How Do Municipalities Plan for Expansion and Development?
As populations continue to grow and cities continue to expand, Indiana Municipalities are faced with many obstacles. One of their most prominent challenges involves how to control, direct, and plan for the physical expansion of the city. If the Municipality knows that a particular property will be developed in the future, oftentimes that property is annexed and incorporated into the city limits. However, if development is uncertain but the Municipality still wants to ensure that city planning and building standards are followed in case development occurs later, the Municipality is empowered to enact Extra Territorial Jurisdiction (“ETJ”) over a selected subject property. In general, ETJ allows Municipalities to impose their zoning and development standards on properties that are close to the city, but not formally annexed into the city.
How Does a Municipality Establish Extra Territorial Jurisdiction?
Indiana Code section 36-7-4-205 allows Municipalities to establish an ETJ through a specific process involving a joint effort between officials from the Municipality and the County where the subject property is located. This process requires that the Municipality establish a comprehensive development plan for the city and that subject property bears reasonable relation to the development of the Municipality. Once this comprehensive development plan is created, the County legislative body must approve the plan and the Municipality’s ETJ over the subject property. In addition to the County’s approval, the Municipality’s plan commission must file a description or map defining the limits of the subject property with the County before it can take action on the property. If the Municipality’s plan commission changes the subject property’s limits, it will then have to file a revised description or map defining those new limits.
Is Extra Territorial Jurisdiction Similar to Annexation?
It is important to emphasize that ETJ is not a true annexation – the County will still retain taxing authority of the subject property. There should not be any new taxing or changes in services for the subject property. The Municipality typically will not provide any public services, including sewer, water, or trash pick-up, to areas involved with ETJ. The subject property does not become part of the Municipality – it only becomes subject to zoning control by the Municipality.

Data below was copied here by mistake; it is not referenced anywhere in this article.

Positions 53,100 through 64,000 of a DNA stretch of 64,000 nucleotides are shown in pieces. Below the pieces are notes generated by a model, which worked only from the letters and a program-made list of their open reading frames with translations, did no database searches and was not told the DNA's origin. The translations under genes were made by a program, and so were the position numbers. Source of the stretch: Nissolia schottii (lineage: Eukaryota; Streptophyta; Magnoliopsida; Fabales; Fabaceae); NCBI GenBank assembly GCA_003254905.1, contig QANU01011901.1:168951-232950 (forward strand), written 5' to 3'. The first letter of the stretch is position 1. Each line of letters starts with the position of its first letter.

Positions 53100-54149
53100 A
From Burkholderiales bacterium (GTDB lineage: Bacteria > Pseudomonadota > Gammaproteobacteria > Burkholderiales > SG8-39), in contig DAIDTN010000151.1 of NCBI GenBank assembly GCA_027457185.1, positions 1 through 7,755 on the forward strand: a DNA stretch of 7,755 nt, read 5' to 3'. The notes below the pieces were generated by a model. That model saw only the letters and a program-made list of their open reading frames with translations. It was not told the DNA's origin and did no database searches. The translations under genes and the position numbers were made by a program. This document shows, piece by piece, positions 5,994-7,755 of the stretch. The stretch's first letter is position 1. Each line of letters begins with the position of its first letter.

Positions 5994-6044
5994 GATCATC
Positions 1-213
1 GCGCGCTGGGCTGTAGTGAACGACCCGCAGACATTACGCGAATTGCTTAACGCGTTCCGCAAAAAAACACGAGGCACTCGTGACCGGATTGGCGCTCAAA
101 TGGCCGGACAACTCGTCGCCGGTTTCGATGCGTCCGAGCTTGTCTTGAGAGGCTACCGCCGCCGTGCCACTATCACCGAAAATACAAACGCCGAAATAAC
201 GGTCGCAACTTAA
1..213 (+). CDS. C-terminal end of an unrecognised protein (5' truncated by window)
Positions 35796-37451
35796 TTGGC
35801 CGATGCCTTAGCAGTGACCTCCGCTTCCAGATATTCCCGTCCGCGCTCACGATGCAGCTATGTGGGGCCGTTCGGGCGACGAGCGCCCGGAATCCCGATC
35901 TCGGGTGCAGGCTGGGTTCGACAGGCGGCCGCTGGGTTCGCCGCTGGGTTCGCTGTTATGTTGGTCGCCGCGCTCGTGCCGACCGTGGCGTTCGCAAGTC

Benefits of Extra Territorial Jurisdiction
While this type of zoning often results in questions or unease from County residents, it does offer benefits. By controlling the subject area’s development early through the ETJ, the Municipality does not have to speculatively annex property adjacent to the city, but it can still ensure that city development standards are imposed and followed. Building and zoning standards of the Municipality are typically more established and stringent than those of the County. This means that any development in the ETJ areas will be held to a Municipality’s generally more specific standards. This benefits residents of the County through improved building practices without additional taxation and benefits the Municipality’s residents without additional or unnecessary infrastructure expenses.
If you have additional questions about ETJ or zoning issues in general, McNeelyLaw’s real estate team routinely assists our clients in these types of matters in counties all around the state. Contact us today at (317) 825-5110 to discuss your matter.
This McNeelyLaw LLP publication should not be construed as legal advice or legal opinion of any specific facts or circumstances. The contents are intended for general informational purposes only, and you are urged to consult your own lawyer on any specific legal questions you may have concerning your situation.